• I checked out your country (small town) home post and you certainly tackled some challenging projects, April. I think you, your husband and family will visit this home and celebrate holidays there for years to come! 🙂

      • I hope so. I have been going back and forth whether or not I would be happy there or near one of my kids. It’s a hard decision, but we are taking it one day at a time.

  1. That tree almost looks like it’s covered with snow! So different from those shadowy limbs. Beautiful statement at the end, Robin. Divisions and separation do nothing for the world, where finding common ground and acknowledging our common humanity is the work of compassion and peace.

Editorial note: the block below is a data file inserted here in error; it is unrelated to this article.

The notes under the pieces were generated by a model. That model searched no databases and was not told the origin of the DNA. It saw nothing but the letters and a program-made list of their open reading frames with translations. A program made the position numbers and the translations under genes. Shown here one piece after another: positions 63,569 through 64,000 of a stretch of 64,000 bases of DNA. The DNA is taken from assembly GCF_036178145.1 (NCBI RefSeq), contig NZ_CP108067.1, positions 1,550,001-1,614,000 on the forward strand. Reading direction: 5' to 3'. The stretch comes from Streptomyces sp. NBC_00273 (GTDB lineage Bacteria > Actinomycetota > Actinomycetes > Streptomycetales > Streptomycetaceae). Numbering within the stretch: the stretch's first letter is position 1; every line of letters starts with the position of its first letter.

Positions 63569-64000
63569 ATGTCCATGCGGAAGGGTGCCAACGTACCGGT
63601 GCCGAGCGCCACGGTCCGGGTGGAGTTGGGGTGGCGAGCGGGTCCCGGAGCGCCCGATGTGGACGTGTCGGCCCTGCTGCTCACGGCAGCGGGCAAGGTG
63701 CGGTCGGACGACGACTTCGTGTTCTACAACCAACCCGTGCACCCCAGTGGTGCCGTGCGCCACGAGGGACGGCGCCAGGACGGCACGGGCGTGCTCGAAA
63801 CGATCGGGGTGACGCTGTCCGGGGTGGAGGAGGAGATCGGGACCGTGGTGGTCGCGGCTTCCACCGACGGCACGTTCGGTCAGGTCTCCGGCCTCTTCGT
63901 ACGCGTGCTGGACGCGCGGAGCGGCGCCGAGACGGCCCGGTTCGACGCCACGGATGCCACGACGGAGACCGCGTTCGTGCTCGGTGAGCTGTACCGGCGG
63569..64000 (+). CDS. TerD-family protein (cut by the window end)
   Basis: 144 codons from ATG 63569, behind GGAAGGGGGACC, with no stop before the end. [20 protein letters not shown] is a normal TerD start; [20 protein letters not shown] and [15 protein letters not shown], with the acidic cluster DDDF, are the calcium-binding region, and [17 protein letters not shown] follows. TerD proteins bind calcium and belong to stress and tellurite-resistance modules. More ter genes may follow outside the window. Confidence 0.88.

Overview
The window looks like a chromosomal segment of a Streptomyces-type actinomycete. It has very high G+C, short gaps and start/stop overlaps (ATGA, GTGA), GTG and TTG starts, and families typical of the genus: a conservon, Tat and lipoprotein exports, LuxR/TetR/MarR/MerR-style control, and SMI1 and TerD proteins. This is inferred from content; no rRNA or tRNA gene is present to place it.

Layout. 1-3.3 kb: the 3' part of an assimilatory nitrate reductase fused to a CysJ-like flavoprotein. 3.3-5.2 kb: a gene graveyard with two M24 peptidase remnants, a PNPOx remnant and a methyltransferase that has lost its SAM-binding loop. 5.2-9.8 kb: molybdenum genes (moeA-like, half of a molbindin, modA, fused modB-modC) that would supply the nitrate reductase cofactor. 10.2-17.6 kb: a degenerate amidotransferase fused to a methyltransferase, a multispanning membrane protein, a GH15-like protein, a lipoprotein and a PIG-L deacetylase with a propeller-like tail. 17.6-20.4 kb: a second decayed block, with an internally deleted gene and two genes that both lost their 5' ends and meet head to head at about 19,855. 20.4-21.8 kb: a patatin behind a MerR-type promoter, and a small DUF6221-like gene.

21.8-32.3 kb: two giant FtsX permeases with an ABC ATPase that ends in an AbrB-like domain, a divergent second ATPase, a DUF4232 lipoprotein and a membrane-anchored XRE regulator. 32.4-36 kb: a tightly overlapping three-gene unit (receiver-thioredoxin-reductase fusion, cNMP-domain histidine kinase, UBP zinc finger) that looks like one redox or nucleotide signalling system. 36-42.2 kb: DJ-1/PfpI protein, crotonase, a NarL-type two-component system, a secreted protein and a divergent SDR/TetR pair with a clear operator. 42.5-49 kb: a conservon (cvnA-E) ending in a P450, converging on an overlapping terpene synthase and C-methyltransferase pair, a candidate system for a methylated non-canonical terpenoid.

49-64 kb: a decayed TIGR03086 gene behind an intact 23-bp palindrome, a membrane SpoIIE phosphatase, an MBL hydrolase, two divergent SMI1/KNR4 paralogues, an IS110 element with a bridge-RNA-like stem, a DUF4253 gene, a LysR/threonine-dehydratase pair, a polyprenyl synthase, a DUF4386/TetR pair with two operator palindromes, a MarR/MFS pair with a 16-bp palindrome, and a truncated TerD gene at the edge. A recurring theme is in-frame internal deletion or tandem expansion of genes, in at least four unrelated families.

• I am glad you remembered the bare branches which in the dark look different from these “snowy” ones. The white pom poms (blossoms) do look like tiny snowballs!
      Diana, you summed up much more clearly and beautifully what I was trying to express about oneness. Thank you.
      It is awkward when I try to explain why examining differences just doesn’t sound hospitable nor welcoming. I embrace different foods but would try to provide a buffet of choices, including the guest’s and my own. Breaking bread is another way to feel “at one” with someone. Marriage includes the words, “and two shall become one. . .”

    • Thanks, Pauline for liking these trees. Every morning, when I have been heading off to work this Spring, I see two sets of these on either side of the parking lot. My friends tell me not to give too many details, they fear an avid, “rabid” reader will stalk me.
      “Living it as best we can” is a helpful way of explaining how to proceed in our one-ness.

  2. Hi Robin, that is a very thought provoking writing, I like the way you have exposed the use of the word One.